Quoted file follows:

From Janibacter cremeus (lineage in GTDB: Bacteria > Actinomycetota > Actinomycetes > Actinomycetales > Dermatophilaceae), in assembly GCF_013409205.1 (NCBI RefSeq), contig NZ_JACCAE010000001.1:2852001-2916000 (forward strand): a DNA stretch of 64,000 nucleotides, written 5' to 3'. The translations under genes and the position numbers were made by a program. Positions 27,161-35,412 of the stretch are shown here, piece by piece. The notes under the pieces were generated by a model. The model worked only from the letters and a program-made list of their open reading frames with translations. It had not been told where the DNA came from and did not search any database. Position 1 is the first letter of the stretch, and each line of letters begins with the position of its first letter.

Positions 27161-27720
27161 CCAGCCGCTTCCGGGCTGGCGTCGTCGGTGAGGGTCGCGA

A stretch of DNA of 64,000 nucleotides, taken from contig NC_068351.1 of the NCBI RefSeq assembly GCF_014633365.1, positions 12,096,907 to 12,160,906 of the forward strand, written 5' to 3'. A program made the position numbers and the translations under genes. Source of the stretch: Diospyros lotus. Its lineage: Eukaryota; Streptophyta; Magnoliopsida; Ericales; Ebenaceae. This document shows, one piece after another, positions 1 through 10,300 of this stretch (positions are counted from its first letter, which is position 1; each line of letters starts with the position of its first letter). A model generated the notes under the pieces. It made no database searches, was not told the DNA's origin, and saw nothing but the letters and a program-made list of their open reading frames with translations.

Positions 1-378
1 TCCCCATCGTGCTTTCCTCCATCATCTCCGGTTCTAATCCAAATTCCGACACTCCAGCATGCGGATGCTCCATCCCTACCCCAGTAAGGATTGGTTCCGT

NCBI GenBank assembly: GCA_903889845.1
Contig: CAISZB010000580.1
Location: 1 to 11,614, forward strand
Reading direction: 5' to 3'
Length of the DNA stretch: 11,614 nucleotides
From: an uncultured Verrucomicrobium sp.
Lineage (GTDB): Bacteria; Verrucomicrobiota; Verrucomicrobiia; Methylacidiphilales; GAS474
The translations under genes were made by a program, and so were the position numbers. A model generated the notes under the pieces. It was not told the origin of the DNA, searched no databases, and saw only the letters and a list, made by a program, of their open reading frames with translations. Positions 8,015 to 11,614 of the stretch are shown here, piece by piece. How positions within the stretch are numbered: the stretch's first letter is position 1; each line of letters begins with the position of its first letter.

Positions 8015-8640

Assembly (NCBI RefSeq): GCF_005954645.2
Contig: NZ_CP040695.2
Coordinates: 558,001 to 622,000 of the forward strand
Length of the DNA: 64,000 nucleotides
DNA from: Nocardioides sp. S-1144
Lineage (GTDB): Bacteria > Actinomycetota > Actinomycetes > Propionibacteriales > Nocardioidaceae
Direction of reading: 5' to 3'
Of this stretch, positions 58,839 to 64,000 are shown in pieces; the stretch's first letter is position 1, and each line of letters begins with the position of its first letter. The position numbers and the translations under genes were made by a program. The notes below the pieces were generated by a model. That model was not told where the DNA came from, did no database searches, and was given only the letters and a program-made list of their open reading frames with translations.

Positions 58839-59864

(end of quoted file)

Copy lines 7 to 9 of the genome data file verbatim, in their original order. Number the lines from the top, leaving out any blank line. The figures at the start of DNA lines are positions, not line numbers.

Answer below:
NCBI GenBank assembly: GCA_903889845.1
Contig: CAISZB010000580.1
Location: 1 to 11,614, forward strand